We are living in the last days.
I should probably elaborate on that.
What I mean is, this is the end of an era. This is the final year that the Red Wings will be a Western Conference team. After years of whining, the Detroit Red Wings will finally get their wish next season and will join the East. They'll be a part of the new WTF Florida? division, where they will probably finish between fourth and sixth pretty consistently for the next decade or so.
While I can't say that I'm sad to see the Red Wings leave the conference (if only to cut down on the obnoxious Wings fans that show up at Sharks games and to avoid the befuddled looks I get from non-NHL fans when I try to explain why Detroit plays in the West) it is undoubtedly a major change. The Red Wings have been a part of the Western Conference since before it was even called that. They moved to the Campbell Conference along with the rest of the Norris Division in 1981, and have been playing as a Western team ever since. That's over thirty years' and three lockouts' worth of history.
For the entire life of the San Jose Sharks franchise, the Red Wings have been a yardstick against which the Sharks have measured themselves. And, for most of the time the two teams have existed, the Red Wings have been much much better.
The Sharks have only finished the regular season with more points than the Red Wings three times in their history, from 08-09 through 10-11. There's a good chance they'll do it again this year, which will make four times out of twenty-one seasons that the Sharks have topped the Wings.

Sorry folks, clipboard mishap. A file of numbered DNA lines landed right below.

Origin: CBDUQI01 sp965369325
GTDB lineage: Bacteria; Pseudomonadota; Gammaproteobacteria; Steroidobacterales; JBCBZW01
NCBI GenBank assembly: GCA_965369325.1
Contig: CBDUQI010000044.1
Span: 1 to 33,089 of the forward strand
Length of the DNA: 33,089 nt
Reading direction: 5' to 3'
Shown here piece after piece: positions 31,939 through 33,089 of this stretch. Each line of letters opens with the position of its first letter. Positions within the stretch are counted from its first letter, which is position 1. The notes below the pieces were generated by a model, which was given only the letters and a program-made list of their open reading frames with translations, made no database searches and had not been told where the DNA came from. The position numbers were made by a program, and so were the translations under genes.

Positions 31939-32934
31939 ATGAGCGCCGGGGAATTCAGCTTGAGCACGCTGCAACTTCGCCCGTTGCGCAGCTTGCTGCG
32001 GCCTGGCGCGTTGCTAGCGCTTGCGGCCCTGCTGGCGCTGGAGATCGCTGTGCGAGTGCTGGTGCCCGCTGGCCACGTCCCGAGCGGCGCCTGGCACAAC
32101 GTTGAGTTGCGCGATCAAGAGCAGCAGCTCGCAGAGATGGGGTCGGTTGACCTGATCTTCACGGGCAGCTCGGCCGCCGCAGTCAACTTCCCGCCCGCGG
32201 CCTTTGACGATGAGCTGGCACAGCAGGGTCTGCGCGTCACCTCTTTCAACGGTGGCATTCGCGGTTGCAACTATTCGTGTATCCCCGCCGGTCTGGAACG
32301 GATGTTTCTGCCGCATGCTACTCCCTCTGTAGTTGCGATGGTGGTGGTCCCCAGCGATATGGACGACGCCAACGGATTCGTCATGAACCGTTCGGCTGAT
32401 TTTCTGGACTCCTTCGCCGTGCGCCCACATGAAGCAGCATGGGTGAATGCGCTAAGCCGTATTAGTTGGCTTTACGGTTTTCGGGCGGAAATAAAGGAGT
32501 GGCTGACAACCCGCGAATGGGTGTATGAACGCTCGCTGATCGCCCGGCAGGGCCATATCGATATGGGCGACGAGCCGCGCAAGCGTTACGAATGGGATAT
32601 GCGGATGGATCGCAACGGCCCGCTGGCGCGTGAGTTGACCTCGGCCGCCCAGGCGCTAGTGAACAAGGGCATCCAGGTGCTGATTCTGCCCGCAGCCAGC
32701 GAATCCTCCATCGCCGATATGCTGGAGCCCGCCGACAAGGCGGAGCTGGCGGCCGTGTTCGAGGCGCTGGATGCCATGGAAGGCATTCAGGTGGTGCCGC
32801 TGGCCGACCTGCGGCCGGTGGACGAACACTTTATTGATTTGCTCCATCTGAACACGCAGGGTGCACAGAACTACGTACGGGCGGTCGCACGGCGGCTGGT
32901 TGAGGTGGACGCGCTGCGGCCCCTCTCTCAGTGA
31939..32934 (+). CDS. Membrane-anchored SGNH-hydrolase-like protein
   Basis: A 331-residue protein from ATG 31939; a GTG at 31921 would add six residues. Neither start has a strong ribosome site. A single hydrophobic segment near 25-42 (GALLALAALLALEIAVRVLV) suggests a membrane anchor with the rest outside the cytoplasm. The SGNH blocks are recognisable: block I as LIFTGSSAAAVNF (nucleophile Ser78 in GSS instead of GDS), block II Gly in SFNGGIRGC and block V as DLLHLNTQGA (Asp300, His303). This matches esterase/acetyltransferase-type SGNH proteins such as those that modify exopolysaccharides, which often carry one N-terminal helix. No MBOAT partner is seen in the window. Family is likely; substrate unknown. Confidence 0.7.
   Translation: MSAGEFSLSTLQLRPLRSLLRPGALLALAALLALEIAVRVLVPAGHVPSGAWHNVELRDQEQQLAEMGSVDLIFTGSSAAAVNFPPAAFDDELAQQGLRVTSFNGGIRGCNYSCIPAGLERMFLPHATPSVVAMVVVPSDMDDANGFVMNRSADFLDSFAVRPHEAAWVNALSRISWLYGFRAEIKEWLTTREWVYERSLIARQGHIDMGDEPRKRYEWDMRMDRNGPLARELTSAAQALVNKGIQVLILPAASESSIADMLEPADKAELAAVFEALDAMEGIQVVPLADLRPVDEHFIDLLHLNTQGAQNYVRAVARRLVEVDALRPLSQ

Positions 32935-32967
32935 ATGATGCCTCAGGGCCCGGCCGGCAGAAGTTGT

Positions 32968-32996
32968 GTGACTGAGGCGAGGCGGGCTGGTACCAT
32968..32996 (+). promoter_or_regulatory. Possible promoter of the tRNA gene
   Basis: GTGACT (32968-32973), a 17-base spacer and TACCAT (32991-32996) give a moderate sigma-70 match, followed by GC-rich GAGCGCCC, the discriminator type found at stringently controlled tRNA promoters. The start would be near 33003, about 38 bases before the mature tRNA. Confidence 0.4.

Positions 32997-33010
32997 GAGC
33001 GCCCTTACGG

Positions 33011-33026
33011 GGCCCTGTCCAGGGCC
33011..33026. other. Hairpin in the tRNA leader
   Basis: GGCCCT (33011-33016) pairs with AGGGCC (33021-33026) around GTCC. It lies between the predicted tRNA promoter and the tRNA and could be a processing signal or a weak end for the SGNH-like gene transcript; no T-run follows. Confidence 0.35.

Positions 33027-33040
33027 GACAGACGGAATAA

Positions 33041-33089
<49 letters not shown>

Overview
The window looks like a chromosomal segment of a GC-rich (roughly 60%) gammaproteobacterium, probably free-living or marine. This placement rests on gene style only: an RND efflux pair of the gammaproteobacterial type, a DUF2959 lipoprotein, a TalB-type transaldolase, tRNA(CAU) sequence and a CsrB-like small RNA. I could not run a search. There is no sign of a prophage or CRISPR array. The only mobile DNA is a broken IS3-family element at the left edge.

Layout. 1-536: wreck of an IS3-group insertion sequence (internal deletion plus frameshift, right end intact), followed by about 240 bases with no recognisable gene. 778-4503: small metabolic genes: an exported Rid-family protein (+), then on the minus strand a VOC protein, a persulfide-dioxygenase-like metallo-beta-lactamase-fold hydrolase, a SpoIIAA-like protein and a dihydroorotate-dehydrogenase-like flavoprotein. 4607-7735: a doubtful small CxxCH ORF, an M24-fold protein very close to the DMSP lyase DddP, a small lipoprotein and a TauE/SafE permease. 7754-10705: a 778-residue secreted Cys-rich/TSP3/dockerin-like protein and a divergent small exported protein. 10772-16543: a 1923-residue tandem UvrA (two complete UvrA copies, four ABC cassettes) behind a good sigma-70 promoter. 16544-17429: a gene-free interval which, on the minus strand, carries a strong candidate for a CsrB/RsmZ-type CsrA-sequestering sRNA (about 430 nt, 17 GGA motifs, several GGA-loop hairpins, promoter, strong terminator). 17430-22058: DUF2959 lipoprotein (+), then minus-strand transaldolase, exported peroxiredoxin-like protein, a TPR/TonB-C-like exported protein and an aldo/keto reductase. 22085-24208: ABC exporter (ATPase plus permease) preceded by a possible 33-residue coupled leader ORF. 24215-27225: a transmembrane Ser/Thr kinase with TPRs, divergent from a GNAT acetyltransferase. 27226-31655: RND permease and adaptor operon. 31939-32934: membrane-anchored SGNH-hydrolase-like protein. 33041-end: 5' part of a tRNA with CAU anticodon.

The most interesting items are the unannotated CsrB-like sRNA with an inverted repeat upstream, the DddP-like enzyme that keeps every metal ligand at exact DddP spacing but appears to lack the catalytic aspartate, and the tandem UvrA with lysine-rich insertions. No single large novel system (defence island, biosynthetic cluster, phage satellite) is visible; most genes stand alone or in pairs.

No team in the league has been better than the Red Wings over the lifespan of the San Jose Sharks. Detroit has been the model franchise, winning several Stanley Cups with different rosters, continually avoiding the decline so many other teams anticipated due to wise drafting (Pavel Datsyuk in the 6th round, Henrik Zetterberg in the 7th) and excellent coaching (why hello Todd McLellan), and making the playoffs every single year since the birth of the Sharks.
When the Sharks faced the Red Wings in the playoffs, which won't happen for the foreseeable future this side of a Stanley Cup final, it was always something special. Some of the biggest moments in franchise history came in these showdowns, from 1994's upset to 2011's seven-game nail-biter. Beating the Red Wings in the playoffs always felt like a real triumph for the Sharks, even in the recent match-ups when the Sharks have technically been the favorites heading into the series.
It's fitting that now that the Red Wings finally seem to be in decline they leave the Conference they ruled for the better part of thirty years. They're packing their wagons and heading East, riding off into the sunrise (god eastern stuff sucks so bad). The Red Wings have defined what a good hockey team is over the past two decades, and without them the Western Conference will be a very different place.
"I don't mind your showing me your legs. They're very swell legs and it's a pleasure to make their acquaintance. I don't mind if you don't like my manners. They're pretty bad. I grieve over them during the long winter nights."
My ninth-favorite book is Raymond Chandler's detective masterpiece, The Big Sleep. I already wrote a gameday post honoring it in great detail, a couple of years ago when the Sharks were on the verge of being swept out of the Western Conference Finals by the Blackhawks.
Prediction: The Sharks send the Red Wings to the Eastern Conference with one last punch in the mouth. San Jose wins 5-2.